Lord Chesham’s Hunt.


Posted on Tuesday, March 31, 2020
In: Hunt Button Collecting
Written by: Firebrand

I’ve been keeping myself occupied by rootling through boxes of ‘odds & sods’ that I have accumulated over the years and, whilst mainly finding old military and costume buttons, I have come across one or two that took my eye and (to mix my metaphors) rang a bell.

This one in particular has raised an interesting question, which I wonder if any BHD readers can answer.

I knew I had seen it somewhere before, and was convinced that it was a hunt button, even though there wasn’t one ‘officially’ in The Firebrand Collection.  I’m pleased to say that it didn’t take me very long to refer to the Firmin pattern book images and……Whoo-whoop!

This was not a name or pack with which I was immediately familiar, so off to the internet I toddle……and a most interesting story with a tragic ending unfolded; and has raised the question to which I seek an answer.

Charles Compton William Cavendish, 3rd Baron Chesham  (13 December 1850 – 9 November 1907),  was appointed Master of HM Buckhounds in 1900.  Hunting was his passion.  From 1885 until 1893 he is listed Master of the Bicester & Warden Hill Hounds.  Although his county seat was Latimer House in Buckinghamshire, he rode all over the country, especially the Grafton and Warwickshire Hunts, but particularly enjoyed the Pytchley. One of his closest friends was Lord Annaly of Holdenby House who was Master of the Pytchley. In the last two seasons of his life he hunted from Boughton Park, twixt Northampton and Peterborough. 

One story tells of a day when Lord Chesham was hunting, he noticed that a regular follower from Northampton, who used to help hold the horses, was absent.  He discovered that the man’s daughter had died. The next day he sent his chauffeur into town to pay all the funeral costs and also to give a sum of money for the family.

On the fateful day he was out with the Pytchley at Welton near Daventry.  His horse jumped a fence but did not clear the ditch on the other side. Lord Chesham was thrown and suffered a broken neck.  He was buried on 14th November 1907 at Latimers in Chesham, Buckinghamshire.

Such was his popularity that when Lord Annaly opened a fund to erect a memorial, over 350 contributed, including heads of state, those who served with him and those from other walks of life who had admired him.  This is why the memorial was erected in October 1908 in Brixworth, in Pytchley country.

At the base of the column it reads:      

“Erected by friends in the Pytchley Country        

to the memory of Charles William, third Baron Chesham, K.C.B.,

who met his death while hunting with the Pytchley hounds,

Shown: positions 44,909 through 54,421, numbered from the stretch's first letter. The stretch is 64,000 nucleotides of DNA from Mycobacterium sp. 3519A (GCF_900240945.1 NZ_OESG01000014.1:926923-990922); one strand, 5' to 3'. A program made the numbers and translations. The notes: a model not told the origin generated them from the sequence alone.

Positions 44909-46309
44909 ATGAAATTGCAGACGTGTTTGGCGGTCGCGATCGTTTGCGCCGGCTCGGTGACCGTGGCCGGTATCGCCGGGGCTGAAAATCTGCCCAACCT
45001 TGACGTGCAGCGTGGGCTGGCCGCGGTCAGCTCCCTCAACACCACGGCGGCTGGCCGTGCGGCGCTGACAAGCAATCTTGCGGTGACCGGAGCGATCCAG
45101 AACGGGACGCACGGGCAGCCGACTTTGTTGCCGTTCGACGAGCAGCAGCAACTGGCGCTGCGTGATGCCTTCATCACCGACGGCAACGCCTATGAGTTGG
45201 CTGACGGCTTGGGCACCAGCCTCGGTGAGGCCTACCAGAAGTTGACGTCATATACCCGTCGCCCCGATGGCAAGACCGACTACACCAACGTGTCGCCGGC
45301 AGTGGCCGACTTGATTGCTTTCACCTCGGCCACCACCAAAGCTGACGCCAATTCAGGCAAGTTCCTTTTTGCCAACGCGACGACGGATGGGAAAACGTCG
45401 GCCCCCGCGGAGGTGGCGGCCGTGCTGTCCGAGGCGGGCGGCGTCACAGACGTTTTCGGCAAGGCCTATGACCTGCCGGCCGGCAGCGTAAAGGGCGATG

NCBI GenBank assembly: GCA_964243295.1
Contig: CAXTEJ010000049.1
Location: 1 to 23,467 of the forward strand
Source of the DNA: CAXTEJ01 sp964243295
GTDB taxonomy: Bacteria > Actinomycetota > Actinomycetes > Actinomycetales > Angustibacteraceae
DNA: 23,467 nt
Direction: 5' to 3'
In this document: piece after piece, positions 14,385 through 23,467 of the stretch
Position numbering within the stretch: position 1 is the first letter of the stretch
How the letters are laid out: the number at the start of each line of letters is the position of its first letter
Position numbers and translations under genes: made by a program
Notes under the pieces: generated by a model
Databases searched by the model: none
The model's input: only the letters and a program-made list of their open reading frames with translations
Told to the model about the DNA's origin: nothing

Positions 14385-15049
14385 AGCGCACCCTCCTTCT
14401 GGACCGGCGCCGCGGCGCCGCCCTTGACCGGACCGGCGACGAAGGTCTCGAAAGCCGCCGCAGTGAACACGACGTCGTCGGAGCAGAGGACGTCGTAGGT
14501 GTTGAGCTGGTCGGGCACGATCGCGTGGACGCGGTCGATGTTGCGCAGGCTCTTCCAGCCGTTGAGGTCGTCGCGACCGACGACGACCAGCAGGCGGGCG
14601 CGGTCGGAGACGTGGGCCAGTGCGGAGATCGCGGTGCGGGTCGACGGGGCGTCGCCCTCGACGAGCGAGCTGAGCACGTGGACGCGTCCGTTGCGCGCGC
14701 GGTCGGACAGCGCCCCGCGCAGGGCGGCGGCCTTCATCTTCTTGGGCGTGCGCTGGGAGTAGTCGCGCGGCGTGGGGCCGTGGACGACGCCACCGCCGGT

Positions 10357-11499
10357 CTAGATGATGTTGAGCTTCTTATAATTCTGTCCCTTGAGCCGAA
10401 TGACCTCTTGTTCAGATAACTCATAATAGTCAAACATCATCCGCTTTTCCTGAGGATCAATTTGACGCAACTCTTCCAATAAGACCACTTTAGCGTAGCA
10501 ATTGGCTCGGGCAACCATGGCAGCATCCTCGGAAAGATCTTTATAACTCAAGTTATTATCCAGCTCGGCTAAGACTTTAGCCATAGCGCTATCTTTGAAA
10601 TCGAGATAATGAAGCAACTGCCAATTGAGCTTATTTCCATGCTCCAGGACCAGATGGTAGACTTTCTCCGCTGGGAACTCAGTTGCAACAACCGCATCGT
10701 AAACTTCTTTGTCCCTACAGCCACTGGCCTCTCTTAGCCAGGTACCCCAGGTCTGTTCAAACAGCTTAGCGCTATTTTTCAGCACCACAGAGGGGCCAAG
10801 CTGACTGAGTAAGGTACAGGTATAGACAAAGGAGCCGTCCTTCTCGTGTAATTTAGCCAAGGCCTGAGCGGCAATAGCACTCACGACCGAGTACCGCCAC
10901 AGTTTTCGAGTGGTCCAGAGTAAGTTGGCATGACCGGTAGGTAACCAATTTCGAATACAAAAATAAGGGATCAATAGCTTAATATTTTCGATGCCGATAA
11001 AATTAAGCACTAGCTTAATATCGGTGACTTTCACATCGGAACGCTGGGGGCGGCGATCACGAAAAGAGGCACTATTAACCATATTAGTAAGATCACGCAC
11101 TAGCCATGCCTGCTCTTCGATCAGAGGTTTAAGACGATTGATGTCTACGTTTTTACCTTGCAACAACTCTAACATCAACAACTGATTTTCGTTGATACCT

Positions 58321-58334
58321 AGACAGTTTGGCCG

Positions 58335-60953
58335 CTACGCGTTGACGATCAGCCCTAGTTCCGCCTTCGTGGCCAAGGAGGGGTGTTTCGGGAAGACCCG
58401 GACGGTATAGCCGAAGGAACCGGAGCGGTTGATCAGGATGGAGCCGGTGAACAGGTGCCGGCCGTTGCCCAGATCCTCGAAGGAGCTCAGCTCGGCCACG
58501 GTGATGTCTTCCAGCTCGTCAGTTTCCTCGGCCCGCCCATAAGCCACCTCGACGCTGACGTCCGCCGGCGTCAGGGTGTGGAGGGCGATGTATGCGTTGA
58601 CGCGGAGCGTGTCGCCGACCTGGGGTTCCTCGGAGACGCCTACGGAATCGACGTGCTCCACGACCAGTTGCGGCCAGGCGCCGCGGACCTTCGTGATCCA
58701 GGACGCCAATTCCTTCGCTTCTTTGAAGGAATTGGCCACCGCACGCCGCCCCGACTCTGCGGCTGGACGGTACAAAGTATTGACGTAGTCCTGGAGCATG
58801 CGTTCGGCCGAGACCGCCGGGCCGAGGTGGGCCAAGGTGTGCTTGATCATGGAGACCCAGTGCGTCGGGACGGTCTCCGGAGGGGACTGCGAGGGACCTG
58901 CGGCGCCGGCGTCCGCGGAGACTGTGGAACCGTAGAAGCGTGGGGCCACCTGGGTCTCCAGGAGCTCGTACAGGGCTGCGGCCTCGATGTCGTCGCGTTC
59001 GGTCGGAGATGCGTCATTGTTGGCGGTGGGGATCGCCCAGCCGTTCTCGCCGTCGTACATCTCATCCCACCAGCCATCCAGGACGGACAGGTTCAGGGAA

Novr. 9th 1907, aged 56 years.

A good man; a gallant soldier; a true sportsman.”

So, now I come to the question of his button.  I can’t (yet) find a reference to Chesham running his own pack of hounds, and I don’t think Masters of The Buckhounds created a personal button, but I’m happy to be corrected on that, because there is an unconfirmed button, that some say was used by Earl Bessborough during his Mastership of the Buckhounds…..but it’s highly dubious.

Am I then to conclude that the button marked in the Firmin pattern book as ‘Ld Chesham’s Ht’ is a ‘personal’ button and relates specifically to his term with the Bicester & Warden Hill?  Any confirmation out there?

There is also a stone trough commemorating Lord Chesham, and to conclude this article I will quote the inscription, as I think it’s a worthy statement for us all.

“I shall pass through this world but once. Any good thing therefore that I can do, or any kindness that I can show any human being, let me do it now; let me not neglect to, nor defer it, for I shall not pass this way again.”

 

Firebrand’

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2 responses to “Lord Chesham’s Hunt.”

  1. Peter Brook says:

    The contemporary reports of the inquest are rather sad “Latimer House. Lord Chesham’s seat Buckinghamshire, a beautiful old building perhaps the most beautiful of all the Buckinghamshire valleys, that of the well-known trout stream, the Chess. His Lordship rented Lord Erskine’s seat, Spratton Hall, however, for he cherished an aversion for his own home since his younger daughter was killed there, ten years ago last July, by being thrown from a pony”

  2. Firebrand says:

    So, as well as the foot-follower’s child, Lord Chesham lost his own daughter? How very sad.

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